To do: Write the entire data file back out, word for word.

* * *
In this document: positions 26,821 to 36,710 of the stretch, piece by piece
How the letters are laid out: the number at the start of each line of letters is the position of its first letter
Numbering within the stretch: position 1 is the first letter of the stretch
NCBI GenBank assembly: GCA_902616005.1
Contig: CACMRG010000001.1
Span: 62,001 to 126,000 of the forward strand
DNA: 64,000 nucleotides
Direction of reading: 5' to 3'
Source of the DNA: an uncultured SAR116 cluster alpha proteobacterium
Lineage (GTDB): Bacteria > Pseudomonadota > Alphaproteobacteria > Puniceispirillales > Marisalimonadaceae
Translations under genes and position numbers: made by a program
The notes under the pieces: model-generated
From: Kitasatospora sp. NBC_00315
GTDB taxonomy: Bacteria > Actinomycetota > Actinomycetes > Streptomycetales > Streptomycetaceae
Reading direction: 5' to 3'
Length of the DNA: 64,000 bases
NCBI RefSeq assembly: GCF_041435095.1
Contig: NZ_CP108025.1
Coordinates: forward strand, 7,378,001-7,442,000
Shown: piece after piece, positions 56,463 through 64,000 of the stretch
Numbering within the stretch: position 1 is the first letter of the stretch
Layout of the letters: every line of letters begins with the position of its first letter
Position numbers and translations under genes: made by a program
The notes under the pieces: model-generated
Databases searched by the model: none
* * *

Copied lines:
In this document: positions 26,821 to 36,710 of the stretch, piece by piece
How the letters are laid out: the number at the start of each line of letters is the position of its first letter
Numbering within the stretch: position 1 is the first letter of the stretch
NCBI GenBank assembly: GCA_902616005.1
Contig: CACMRG010000001.1
Span: 62,001 to 126,000 of the forward strand
DNA: 64,000 nucleotides
Direction of reading: 5' to 3'
Source of the DNA: an uncultured SAR116 cluster alpha proteobacterium
Lineage (GTDB): Bacteria > Pseudomonadota > Alphaproteobacteria > Puniceispirillales > Marisalimonadaceae
Translations under genes and position numbers: made by a program
The notes under the pieces: model-generated
From: Kitasatospora sp. NBC_00315
GTDB taxonomy: Bacteria > Actinomycetota > Actinomycetes > Streptomycetales > Streptomycetaceae
Reading direction: 5' to 3'
Length of the DNA: 64,000 bases
NCBI RefSeq assembly: GCF_041435095.1
Contig: NZ_CP108025.1
Coordinates: forward strand, 7,378,001-7,442,000
Shown: piece after piece, positions 56,463 through 64,000 of the stretch
Numbering within the stretch: position 1 is the first letter of the stretch
Layout of the letters: every line of letters begins with the position of its first letter
Position numbers and translations under genes: made by a program
The notes under the pieces: model-generated
Databases searched by the model: none